Rare darters re-emerge
A minnow species that was believed to have vanished from Ohio waters more than 80 years ago has been discovered in the Ohio River. The two darters captured were the first in Ohio since 1939 when Milton B. Trautman captured seven in the Walhonding River. Since that time, the species was believed to be extinct in Ohio, but may still survive in neighboring states. Because there is “little historical information” on the status of longhead darters in the country, according to the New York State Department of Environmental Conservation, its unknown if that’s the case.
“Throughout its range, this fish is uncommon and the American Fisheries Society lists the longhead darter as threatened in all states where it occurs,” the agency said. Ohio officials say two longhead darters were captured “this fall during Ohio River electrofishing bass surveys.” The division did not say what became of the two fish captured in the Ohio River.
OSTA fur auctions
The Ohio State Trappers Association (OSTA) will hold a fur auction on March 12 in Kidron, followed by their annual banquet in Waldo on March 19. In addition, the organization is committed to getting furs for displays planned for displays across Ohio. According to a group spokesperson, the Ohio Division of Wildlife (ODOW) is planning to open about 23 new facilities for the public with educational displays including on furbearers of Ohio, for which OSTA needs donations of quality furs. They are especially in need of fox, coyote, beaver, skunk and otter, as well as muskrat, possum and raccoon.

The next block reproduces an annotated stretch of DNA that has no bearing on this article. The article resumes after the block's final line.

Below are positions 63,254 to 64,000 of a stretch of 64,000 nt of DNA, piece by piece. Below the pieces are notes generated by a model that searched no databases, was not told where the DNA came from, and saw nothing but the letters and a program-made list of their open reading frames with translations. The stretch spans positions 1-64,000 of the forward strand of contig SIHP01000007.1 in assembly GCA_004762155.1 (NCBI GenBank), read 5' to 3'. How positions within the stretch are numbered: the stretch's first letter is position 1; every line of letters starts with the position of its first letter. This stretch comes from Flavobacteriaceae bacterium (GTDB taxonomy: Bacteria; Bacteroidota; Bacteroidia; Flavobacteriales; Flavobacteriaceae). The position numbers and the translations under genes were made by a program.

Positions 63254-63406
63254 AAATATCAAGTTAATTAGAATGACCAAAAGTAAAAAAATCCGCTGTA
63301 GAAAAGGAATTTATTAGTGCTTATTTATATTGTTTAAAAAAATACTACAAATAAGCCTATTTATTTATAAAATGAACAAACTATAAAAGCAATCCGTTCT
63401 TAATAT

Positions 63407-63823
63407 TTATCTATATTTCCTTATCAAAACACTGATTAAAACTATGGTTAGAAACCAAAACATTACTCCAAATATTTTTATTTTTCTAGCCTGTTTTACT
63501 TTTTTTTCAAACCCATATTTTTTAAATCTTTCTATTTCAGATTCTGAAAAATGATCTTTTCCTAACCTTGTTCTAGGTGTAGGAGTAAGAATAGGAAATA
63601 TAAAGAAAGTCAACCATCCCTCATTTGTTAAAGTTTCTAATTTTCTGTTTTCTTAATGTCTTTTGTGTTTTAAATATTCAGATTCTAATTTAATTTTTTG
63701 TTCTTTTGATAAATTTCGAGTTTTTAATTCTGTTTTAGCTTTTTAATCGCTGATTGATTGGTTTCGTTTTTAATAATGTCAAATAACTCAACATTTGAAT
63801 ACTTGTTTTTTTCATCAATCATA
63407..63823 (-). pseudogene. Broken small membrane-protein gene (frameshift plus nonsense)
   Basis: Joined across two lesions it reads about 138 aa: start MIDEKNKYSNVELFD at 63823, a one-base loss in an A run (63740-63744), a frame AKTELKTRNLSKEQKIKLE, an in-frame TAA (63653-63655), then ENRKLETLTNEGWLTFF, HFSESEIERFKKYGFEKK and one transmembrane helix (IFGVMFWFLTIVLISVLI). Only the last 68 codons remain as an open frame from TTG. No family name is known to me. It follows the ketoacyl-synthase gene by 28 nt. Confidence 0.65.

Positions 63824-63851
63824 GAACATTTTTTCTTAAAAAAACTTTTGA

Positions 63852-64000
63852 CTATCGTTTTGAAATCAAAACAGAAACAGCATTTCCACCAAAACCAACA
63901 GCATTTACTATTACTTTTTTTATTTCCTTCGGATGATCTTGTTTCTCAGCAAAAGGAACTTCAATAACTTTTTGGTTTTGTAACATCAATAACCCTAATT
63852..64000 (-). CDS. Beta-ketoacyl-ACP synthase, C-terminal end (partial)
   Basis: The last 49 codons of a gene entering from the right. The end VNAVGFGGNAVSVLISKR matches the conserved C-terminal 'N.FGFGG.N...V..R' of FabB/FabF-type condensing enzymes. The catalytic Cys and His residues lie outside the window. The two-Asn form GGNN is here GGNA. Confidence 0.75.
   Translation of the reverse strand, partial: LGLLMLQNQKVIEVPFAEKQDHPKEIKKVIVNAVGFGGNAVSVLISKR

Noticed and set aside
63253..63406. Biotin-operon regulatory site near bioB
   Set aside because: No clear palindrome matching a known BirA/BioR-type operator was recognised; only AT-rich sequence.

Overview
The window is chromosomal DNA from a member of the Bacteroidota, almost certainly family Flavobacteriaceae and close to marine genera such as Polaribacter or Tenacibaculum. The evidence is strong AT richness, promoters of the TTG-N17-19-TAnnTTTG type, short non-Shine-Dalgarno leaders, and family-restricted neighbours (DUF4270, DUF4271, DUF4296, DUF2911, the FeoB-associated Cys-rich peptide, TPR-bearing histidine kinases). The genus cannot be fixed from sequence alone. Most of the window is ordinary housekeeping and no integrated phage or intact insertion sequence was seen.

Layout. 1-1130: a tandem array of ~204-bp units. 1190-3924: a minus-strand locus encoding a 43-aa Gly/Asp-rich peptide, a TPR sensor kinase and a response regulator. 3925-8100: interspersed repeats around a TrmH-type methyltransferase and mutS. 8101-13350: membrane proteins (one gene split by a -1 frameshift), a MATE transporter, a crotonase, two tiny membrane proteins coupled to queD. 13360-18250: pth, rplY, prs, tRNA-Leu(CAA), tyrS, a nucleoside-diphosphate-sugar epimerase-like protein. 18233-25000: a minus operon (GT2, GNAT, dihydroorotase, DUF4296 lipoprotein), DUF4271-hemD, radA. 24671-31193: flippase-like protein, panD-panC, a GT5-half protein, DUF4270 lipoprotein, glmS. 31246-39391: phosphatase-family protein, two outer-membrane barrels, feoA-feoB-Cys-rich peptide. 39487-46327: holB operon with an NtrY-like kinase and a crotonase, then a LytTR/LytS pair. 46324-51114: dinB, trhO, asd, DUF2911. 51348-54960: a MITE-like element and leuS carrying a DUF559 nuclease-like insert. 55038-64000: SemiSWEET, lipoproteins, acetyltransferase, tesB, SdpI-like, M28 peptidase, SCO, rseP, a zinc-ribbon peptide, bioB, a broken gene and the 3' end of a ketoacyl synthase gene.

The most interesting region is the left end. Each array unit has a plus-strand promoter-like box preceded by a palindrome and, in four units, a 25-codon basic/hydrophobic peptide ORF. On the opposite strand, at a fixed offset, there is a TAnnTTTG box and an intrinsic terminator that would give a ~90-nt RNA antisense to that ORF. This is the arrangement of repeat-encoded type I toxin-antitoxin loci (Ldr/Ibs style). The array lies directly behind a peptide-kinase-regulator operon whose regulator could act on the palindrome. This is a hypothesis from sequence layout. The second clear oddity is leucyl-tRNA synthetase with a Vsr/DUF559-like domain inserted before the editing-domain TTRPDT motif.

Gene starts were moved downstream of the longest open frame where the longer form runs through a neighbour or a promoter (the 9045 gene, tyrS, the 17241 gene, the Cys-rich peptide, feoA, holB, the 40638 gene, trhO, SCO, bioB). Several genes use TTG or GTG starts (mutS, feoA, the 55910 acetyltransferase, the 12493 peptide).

For more information on the auctions, the banquet and the call for quality pelts, visit ohiotrapper.org or contact OSTA Auction Coordinator Brian Coots at 254-383-2623 between the times of 5:00pm to 9:00pm.
The Muskingum Watershed Conservancy District (MWCD) has been awarded a $1.55 million grant from the Ohio Department of Development, Ohio BUILDS water infrastructure grant program.
Governor DeWine created the Ohio BUILDS water infrastructure grant program to reduce or eliminate the local financial burden associated with critical infrastructure needs, such as the construction of new water systems, the replacement of aging water lines, and the installation new water mains. Grants are also funding projects to prevent sewer system backups and replace failing household sewage treatment systems with new sewers.
The grant awarded to MWCD will fund the building of a new 8,000 gallon per day wastewater treatment plant, two new pump stations with force mains, and gravity collection to tie-in the existing marina building, restrooms, and rental cabins along with a new RV dump station at the North Fork area of Leesville Lake. Currently, onsite sanitary sewage is collected in a number of holding tanks, which are periodically pumped out. Installing this new treatment will eliminate possible threats to water quality. The project is currently under design, and construction will begin later this year. For more information, visit mwcd.org.